With almost a half century of performances under her belt, Patti Smith still commands a stage. Whether she is screaming into a mic, spitting on the floor and forcing the crowd to their feet during her punk rock ballads, or painting a reflective mood as she spills out one of her poems, Smith keeps her willing audience under a spell.
The second night of her two-night run at Big Sur’s Henry Miller Memorial Library was further evidence of her artistic power. Even with Flea, among the most famous and energetic faces of rock ‘n’ roll over the last 30 years, making a surprise appearance as the band’s bassist for the evening, the audience’s attention stayed steady on Smith.
Billed as an evening of words and music, Smith, an icon of the 1970s punk rock movement in New York City and a revered writer and poet, weaved her 18-track set between songs and poems, originals and covers. With Flea on bass, her son, Jackson, on lead guitar and longtime collaborator Tony Shanahan alternating between piano, guitar and bass, Smith gifted the audience with classic originals such as “Dancing Barefoot,” “Because the Night,” “Redondo Beach” and “Gloria: In Excelsis Deo.” She covered Stevie Wonder, Bob Dylan and riffed on the Beatles. During a mid-set bathroom break for Smith, Shanahan led the band on a Rolling Stones medley, in honor of the late drummer Charlie Watts.
Smith read original poetry with pieces like “An Ode to the Writer” and paid homage to local poetry icon Robinson Jeffers with a few of his selected poems, which she read while her band jammed in the background, eventually leading to a screaming crescendo. Jeffers would have been proud and maybe even blushed when Smith admitted, “When I was younger I had a crush on Robinson Jeffers.”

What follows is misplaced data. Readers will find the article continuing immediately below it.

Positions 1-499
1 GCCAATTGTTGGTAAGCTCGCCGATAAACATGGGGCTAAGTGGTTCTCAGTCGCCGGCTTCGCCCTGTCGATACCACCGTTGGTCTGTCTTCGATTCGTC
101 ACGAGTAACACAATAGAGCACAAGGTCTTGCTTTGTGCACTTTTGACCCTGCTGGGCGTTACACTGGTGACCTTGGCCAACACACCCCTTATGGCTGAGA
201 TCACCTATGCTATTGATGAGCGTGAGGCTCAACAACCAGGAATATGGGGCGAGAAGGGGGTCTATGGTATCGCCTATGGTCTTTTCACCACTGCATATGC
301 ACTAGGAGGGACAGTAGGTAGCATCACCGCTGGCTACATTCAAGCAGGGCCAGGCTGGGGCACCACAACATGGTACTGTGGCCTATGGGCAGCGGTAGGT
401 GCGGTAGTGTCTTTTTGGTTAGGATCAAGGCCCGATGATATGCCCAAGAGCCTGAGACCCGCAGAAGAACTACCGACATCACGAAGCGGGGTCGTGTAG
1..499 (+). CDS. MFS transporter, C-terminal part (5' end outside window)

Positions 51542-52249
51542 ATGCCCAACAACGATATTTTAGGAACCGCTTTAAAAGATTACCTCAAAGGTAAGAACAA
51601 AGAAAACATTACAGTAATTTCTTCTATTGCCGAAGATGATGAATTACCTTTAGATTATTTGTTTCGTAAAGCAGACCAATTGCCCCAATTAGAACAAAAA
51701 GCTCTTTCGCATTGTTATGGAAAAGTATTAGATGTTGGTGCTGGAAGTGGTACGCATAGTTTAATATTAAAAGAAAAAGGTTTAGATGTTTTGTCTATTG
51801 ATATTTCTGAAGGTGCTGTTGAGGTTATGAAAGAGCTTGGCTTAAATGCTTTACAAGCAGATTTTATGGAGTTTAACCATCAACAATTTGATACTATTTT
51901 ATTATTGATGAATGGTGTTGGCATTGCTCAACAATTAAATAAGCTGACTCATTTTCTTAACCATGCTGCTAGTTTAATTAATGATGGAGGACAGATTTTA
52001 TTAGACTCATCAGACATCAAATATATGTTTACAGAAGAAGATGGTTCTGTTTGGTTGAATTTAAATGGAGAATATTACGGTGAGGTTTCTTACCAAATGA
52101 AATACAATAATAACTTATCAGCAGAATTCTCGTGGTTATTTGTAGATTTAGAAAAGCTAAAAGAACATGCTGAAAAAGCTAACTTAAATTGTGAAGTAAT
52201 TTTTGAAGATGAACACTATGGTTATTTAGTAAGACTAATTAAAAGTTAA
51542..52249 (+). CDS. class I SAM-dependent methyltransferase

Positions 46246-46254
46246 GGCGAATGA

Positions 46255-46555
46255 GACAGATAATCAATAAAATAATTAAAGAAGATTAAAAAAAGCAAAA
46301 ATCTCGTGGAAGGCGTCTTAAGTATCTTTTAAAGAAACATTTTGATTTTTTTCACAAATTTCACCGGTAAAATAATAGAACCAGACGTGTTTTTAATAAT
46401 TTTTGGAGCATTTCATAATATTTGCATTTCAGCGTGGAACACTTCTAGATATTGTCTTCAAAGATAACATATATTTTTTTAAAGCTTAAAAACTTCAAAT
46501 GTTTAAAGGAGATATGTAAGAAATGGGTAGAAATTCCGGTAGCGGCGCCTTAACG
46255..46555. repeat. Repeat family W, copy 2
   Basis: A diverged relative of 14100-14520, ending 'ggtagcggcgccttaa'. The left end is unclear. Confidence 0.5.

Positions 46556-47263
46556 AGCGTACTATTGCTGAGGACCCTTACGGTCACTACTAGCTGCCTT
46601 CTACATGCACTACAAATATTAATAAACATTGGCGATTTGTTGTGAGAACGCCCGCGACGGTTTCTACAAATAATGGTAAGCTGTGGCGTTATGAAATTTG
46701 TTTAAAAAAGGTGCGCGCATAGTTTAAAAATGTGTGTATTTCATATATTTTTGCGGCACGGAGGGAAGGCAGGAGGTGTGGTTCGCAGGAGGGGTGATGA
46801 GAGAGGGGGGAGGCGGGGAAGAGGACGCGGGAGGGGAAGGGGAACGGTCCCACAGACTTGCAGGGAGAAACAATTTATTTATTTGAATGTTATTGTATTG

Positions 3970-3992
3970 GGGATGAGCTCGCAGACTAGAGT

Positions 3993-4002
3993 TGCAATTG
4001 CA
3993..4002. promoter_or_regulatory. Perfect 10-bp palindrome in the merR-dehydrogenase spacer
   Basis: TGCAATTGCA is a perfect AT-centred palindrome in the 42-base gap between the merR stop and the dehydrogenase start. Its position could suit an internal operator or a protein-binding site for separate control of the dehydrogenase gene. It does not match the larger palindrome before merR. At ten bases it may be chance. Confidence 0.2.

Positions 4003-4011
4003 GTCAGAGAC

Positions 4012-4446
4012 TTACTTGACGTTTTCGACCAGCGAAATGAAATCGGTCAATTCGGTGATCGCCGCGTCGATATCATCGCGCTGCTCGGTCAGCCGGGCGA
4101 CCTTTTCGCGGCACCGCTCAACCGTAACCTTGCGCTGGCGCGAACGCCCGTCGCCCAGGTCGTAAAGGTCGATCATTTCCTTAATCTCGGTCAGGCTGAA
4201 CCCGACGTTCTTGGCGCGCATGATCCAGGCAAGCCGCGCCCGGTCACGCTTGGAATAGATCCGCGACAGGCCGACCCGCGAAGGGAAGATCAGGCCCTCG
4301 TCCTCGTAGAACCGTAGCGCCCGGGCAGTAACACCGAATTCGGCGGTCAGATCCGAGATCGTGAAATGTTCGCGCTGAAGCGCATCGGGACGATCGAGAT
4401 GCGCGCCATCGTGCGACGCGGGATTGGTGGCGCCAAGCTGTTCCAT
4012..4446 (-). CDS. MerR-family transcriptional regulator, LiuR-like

With books such as Just Kids and M Train, Smith the writer has always painted herself as someone unashamed of who she is, who loves her experiences and the intricate details that make them. In front of the mostly older crowd of 250 in Big Sur on Tuesday night, the honesty in that persona was clear.
“I don’t mind being uncool,” Smith told the crowd. “Because when you’ve lived as long as I have, you go through moments when you’re really cool, and other times when you’re really uncool. And then you’re cool again.”
Towards the end of the evening, when the band played “Because the Night,” dedicated to her son’s father, Fred “Sonic” Smith, the crowd was moved to rapture, shedding older bodies and white hair to reveal young, energetic souls, stomping the ground and punching the air as they screamed along. At times, it felt as though Flea, known for his off-the-wall on-stage energy, was trying to keep up with Smith.
For Smith, it was a successful “return” to the Henry Miller Memorial Library, which is celebrating its 40th anniversary. Smith and her band played the library’s first benefit concert back in 2004. As library director Magnus Toren tells it, Smith was scheduled to play the show at the library, which at the time was a still nascent music venue; however, when Toren received her team’s technical specs, he became overwhelmed and realized there was no way for the library to accommodate a Patti Smith show.
So, in some last-minute maneuvering, the show was relocated to Carmel’s Sunset Theater. Toren says the Sept. 6 and 7 shows were, in a way, both a return and debut for Smith.